Where the G.O.P. Presidential Candidates Stand on Climate Change
While many of them acknowledge that climate change is real, they largely downplay the issue and reject policies that would slow rising temperatures.
As wildfires in Canada have sent masses of smoke over the United States this week, engulfing much of the Northeast in a yellow haze of hazardous air pollution, scientists are clear that we are seeing the effects of climate change. But the Republicans campaigning for the presidency have largely downplayed the issue and rejected policies that would slow rising temperatures.
On Wednesday, even as the country experienced one of its worst days on record for air quality, with New York City especially hard-hit, former Vice President Mike Pence said in a town-hall event on CNN that radical environmentalists were exaggerating the threat of climate change.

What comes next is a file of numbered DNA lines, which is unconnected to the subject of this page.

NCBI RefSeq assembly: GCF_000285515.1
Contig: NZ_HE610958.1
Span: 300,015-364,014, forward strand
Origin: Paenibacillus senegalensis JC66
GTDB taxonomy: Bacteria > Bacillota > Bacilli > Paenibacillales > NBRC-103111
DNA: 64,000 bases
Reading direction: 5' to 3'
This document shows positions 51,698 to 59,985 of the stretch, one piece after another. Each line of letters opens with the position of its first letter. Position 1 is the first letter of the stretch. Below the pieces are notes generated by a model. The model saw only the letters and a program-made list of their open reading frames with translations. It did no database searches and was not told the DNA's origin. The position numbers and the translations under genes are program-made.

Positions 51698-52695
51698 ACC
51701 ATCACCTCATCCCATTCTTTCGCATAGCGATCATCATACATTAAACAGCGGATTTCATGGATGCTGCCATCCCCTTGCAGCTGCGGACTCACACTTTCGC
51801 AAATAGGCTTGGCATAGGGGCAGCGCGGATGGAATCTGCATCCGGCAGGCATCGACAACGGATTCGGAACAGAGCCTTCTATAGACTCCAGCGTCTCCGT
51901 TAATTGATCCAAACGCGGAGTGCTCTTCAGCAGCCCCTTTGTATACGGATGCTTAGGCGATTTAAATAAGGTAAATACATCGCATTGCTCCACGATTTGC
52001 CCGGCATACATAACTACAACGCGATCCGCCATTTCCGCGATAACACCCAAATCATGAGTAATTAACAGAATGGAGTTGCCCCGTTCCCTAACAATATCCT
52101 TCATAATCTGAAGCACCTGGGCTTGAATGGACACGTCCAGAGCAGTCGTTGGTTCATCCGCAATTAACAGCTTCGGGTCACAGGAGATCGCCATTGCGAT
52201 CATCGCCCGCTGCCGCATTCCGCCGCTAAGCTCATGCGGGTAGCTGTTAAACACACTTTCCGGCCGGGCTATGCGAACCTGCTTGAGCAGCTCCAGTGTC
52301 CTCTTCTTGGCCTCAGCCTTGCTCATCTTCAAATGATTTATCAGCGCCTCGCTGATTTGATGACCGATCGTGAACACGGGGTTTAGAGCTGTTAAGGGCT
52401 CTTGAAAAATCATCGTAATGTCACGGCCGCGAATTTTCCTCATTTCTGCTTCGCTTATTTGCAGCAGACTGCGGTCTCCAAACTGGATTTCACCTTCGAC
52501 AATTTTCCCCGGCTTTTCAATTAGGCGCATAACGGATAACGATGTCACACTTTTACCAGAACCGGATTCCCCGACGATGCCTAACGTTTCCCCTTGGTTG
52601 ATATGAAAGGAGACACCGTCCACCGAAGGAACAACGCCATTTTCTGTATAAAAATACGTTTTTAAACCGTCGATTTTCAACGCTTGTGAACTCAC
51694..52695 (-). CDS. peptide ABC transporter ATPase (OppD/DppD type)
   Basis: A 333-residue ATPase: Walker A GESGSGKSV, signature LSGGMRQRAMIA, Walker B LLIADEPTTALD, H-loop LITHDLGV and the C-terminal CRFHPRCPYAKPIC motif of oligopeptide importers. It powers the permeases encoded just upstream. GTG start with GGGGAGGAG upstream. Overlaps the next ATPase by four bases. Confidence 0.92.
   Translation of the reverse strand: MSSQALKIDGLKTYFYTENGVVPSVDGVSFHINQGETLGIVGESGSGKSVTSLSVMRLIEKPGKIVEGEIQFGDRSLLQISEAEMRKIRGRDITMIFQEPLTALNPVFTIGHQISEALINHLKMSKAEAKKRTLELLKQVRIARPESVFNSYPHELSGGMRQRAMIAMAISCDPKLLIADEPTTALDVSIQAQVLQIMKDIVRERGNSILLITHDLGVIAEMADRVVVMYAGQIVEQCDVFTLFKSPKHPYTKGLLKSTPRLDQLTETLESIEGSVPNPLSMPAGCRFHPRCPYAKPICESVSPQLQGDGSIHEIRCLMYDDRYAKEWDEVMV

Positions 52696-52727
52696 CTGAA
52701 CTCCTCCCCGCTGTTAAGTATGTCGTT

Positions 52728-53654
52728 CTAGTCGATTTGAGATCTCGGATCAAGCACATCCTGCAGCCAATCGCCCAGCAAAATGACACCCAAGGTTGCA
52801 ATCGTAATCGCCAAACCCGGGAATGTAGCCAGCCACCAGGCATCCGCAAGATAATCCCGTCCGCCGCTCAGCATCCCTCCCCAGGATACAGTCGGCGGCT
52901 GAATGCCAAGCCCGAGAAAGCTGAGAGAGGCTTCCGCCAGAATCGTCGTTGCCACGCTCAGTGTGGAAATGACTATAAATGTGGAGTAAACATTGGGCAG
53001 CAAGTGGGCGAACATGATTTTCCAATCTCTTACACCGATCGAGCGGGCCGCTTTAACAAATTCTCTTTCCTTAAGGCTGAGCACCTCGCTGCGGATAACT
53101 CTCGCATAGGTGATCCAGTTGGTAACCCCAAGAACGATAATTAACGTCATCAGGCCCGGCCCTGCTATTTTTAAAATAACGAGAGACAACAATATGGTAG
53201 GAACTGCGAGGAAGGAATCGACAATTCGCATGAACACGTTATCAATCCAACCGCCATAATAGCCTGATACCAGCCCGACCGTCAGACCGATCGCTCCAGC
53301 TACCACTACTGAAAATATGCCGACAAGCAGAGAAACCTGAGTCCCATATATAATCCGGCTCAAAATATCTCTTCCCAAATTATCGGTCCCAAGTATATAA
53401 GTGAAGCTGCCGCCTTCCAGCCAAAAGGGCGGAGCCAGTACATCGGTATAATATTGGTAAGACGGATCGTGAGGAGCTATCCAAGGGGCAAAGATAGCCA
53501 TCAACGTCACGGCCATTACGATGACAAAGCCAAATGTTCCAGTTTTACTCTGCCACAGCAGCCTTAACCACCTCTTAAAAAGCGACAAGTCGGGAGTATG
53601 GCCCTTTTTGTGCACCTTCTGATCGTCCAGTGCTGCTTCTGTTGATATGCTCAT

His response reflected what has become a pattern among Republican officials. Many of the candidates acknowledge that climate change is real, in contrast to party members years of outright denial. But they have not acknowledged how serious it is, and have almost universally rejected the scientific consensus that the United States, like all countries, must transition rapidly to renewable energy in order to limit the most catastrophic impacts.